MUM SAYS We're doing a year-long cycling tour

To mark Earth Day, Ragna Schmidt-Haupt and her family will be going on a multi-country cycling tour.

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“Living and working in Singapore, cycling is part of our family’s lifestyle. My husband, Amiram, brings our daughters to school every day on his bicycle, before cycling to work, while I’ll pick them up by bicycle as well.

            We are both environmental campaigners ― our work in Singapore centres around renewable energy and environmental protection and sustainability. We’ve done cycling tours to showcase achievable solutions to climate problems. In 2008, we cycled through 12 countries in Africa as a couple. Along the way, we held nine workshops and planted more than 550 indigenous trees in Africa.

"We travelled 5,000km on our bicycles with a baby trailer along the Andes ― from Santiago to the Carretera Austral, and even hiked in many national parks."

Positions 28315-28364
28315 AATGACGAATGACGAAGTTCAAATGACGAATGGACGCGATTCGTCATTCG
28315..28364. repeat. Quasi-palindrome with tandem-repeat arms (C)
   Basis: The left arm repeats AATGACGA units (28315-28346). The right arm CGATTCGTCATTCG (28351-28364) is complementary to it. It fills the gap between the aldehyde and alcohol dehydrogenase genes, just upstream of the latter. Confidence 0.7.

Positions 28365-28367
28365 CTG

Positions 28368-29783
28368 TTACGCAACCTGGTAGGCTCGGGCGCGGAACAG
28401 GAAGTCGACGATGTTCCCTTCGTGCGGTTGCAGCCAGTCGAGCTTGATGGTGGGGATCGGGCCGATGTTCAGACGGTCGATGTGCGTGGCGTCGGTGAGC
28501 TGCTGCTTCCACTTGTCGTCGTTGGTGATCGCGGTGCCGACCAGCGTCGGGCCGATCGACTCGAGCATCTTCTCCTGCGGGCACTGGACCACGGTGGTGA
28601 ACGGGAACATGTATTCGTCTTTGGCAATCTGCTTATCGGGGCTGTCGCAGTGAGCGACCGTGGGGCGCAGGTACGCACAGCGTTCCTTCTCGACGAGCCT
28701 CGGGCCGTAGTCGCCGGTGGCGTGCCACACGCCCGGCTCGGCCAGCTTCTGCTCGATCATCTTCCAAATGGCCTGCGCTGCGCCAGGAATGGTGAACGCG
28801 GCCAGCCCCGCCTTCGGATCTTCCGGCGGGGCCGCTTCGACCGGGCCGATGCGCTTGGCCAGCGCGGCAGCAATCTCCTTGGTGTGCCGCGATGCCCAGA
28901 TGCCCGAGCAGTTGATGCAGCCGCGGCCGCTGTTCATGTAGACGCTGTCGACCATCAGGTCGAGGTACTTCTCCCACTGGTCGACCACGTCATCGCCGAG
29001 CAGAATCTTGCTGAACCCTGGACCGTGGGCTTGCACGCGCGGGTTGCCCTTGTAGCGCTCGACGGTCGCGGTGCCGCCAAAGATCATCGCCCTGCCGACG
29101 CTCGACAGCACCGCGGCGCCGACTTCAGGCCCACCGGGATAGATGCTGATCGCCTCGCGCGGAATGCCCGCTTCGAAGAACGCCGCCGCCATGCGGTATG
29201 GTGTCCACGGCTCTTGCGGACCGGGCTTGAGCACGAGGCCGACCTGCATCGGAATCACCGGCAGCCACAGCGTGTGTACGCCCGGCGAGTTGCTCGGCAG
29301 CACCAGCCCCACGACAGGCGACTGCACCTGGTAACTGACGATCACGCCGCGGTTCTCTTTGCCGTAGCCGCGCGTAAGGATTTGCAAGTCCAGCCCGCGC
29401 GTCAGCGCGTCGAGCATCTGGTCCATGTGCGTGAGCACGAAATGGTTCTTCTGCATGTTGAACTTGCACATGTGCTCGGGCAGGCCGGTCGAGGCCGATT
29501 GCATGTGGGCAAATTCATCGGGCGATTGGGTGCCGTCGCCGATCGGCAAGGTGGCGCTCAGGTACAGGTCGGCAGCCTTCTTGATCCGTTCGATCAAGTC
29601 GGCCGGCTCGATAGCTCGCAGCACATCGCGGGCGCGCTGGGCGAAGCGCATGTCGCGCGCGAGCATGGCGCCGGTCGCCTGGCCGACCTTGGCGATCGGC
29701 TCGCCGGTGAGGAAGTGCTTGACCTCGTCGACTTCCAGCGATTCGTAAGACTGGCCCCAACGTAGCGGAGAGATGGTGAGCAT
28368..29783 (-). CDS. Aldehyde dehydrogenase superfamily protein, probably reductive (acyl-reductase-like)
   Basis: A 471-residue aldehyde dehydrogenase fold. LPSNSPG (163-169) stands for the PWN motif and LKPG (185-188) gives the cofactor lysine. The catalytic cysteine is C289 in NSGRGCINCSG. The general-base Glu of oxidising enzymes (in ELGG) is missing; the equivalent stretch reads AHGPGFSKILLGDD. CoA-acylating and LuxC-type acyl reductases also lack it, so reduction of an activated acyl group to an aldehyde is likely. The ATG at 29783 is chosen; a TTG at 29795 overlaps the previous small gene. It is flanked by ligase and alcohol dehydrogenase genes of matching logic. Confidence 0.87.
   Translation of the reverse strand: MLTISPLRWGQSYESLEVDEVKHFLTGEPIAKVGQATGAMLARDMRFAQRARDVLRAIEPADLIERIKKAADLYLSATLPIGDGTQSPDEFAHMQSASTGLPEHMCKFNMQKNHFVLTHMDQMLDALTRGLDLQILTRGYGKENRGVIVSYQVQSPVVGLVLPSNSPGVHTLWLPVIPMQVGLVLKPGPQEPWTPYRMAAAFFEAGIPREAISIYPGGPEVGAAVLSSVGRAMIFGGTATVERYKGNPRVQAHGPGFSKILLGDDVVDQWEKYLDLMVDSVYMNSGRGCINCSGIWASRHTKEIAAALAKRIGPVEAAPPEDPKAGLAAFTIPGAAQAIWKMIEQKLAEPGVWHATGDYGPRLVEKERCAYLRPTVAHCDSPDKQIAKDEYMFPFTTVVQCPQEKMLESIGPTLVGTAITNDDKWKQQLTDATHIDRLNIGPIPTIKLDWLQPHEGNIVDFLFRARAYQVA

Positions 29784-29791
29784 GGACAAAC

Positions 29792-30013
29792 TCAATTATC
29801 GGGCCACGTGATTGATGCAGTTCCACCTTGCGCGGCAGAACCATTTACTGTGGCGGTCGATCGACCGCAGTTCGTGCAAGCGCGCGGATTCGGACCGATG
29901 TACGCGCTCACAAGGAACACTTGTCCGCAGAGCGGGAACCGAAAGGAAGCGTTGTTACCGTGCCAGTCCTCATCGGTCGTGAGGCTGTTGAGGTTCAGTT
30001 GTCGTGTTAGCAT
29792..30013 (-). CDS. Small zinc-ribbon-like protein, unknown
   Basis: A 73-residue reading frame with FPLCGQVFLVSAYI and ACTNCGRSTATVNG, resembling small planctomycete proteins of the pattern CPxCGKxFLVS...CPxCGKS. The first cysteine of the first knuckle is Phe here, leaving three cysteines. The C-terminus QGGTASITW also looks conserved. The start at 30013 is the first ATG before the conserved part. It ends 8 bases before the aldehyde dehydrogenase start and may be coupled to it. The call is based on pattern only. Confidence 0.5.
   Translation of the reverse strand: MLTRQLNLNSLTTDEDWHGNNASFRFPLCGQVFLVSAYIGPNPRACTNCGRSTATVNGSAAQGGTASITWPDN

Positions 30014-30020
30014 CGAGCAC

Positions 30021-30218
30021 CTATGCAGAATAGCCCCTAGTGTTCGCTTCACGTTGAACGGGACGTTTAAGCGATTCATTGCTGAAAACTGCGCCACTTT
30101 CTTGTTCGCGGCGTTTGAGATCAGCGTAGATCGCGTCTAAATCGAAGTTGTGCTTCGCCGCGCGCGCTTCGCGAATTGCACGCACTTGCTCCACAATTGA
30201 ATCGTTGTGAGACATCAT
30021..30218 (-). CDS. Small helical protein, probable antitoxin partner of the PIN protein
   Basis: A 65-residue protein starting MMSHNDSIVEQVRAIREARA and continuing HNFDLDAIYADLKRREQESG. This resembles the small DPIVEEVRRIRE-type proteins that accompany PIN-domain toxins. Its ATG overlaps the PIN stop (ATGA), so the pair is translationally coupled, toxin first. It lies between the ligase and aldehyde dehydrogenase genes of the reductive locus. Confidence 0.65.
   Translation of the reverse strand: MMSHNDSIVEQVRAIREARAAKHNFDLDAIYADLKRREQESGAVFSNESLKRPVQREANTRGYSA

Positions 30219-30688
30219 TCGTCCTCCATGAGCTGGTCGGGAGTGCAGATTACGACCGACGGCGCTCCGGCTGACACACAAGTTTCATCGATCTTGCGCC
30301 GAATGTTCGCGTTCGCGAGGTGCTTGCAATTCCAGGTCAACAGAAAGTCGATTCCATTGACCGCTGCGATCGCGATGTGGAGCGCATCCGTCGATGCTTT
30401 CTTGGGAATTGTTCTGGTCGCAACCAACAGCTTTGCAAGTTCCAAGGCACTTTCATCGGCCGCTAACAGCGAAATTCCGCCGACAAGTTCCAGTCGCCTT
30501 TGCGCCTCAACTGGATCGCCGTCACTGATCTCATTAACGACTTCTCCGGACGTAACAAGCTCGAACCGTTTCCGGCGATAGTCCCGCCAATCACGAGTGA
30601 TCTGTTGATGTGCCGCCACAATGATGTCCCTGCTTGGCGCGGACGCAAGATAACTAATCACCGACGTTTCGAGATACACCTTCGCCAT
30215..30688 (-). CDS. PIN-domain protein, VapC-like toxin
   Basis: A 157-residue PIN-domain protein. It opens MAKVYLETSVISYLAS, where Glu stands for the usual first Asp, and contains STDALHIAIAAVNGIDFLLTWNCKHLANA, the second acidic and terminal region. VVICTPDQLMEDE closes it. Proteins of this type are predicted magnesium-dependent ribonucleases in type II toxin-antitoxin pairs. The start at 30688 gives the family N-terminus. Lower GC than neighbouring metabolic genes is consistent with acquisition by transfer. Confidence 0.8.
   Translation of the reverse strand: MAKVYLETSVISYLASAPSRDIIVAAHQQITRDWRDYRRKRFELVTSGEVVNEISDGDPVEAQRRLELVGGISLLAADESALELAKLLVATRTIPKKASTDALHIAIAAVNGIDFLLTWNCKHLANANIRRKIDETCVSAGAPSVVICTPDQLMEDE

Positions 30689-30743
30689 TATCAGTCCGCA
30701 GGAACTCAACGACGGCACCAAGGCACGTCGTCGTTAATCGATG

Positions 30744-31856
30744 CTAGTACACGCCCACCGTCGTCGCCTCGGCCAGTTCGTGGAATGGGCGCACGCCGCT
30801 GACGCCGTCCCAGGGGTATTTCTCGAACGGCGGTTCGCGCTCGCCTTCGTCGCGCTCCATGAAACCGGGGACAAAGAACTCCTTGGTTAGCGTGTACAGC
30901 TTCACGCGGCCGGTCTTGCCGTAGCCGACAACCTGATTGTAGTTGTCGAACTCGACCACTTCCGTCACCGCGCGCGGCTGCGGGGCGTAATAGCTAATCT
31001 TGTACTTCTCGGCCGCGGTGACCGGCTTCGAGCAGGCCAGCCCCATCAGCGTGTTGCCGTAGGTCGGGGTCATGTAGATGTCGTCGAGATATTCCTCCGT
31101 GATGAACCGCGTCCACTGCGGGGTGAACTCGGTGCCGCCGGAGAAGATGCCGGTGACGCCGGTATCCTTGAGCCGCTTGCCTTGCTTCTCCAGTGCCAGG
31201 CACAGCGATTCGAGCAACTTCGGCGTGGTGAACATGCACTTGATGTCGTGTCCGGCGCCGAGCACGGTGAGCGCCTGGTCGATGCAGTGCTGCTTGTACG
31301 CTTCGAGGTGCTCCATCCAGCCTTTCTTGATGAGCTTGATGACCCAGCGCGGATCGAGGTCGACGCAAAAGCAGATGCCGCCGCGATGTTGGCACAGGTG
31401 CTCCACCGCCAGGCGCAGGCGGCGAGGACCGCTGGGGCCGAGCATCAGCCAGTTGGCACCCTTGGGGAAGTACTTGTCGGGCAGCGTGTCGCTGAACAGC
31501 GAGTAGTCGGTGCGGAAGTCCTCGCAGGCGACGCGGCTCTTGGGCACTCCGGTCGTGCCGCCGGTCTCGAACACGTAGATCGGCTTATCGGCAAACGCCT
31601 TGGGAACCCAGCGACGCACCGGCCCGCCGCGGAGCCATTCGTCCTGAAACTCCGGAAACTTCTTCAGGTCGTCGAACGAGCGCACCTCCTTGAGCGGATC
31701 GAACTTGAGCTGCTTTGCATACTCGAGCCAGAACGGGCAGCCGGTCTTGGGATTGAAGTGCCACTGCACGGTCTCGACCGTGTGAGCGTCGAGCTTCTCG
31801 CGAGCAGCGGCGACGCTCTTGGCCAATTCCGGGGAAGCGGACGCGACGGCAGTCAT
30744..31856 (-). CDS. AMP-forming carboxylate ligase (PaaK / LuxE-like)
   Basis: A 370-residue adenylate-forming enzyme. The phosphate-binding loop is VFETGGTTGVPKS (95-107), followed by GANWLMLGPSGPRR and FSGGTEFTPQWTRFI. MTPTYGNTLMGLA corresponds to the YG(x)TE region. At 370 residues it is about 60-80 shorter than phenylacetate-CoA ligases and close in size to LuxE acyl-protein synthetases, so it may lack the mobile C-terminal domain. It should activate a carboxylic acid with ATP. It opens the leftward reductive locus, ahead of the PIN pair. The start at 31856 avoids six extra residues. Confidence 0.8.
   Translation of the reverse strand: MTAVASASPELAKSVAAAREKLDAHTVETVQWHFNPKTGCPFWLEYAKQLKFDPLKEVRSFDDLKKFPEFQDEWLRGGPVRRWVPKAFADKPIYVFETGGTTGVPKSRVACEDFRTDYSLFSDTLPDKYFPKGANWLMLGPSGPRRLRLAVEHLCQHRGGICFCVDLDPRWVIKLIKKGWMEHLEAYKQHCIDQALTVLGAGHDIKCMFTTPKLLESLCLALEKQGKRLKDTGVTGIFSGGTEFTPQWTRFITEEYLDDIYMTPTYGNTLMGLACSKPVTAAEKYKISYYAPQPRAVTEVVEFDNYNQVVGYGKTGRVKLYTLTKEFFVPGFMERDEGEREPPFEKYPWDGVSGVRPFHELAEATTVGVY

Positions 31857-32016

Our older daughter, Amaya, arrived in 2011. When she was just 5 months old, we took her to Chile. We travelled 5,000km on our bicycles with a baby trailer along the Andes ― from Santiago to the Carretera Austral, and even hiked in many national parks. A year later, with Amaya in a child trailer, we went to Japan and cycled 500km across mountainous terrain in Kyushu, climbing volcanoes and camping in hot springs.

            The year after we had Tayanika in 2014, we headed to Taiwan with our two kids. With our girls in a kids’ trailer, we cycled on mountainous terrain along the east and southern coasts, hiked in gorges and national parks, and slept on campsites and in the wild.

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          We’ll kick off this year’s tour in Japan, then head to Korea, before ending in New Zealand. We don’t micro-plan months ahead ― we’ll probably do it only a few days in advance. When we plan our route, we try going to places where there’s something for the kids to see or do. On our previous trip to Japan, we saw locals dressed up as samurais and ninjas when we went by a castle. They even dressed Amaya up ― she loves stories about adventures and samurais and ninjas now!

          We like to stop for food at 7-11 stores ― in Japan, these convenience stores always have ready-to-eat food that can be warmed, like rice bowls and tea eggs, which the kids love. We also always pack oats ― it’s usually what we have for breakfast with some milk powder. Otherwise, we make sure to go through small towns, so that we can get supplies easily.

Click on to find out how much Ragna and Amiram have to carry on their trip!